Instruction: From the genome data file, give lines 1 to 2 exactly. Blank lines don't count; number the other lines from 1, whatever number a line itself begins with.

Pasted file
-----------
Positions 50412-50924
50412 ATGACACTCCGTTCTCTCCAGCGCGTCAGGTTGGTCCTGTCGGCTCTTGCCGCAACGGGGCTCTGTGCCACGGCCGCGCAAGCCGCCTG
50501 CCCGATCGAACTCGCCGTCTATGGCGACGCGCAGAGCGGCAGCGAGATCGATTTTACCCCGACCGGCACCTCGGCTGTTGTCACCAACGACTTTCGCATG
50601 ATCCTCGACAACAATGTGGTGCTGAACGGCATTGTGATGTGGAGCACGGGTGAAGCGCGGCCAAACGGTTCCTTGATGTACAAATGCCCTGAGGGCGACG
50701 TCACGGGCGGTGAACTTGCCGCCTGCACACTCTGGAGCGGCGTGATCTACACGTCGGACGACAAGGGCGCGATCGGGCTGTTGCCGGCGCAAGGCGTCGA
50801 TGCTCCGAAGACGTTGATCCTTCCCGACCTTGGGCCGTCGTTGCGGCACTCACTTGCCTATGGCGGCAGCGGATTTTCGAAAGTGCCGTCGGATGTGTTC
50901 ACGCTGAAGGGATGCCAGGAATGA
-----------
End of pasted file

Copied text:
Positions 50412-50924
50412 ATGACACTCCGTTCTCTCCAGCGCGTCAGGTTGGTCCTGTCGGCTCTTGCCGCAACGGGGCTCTGTGCCACGGCCGCGCAAGCCGCCTG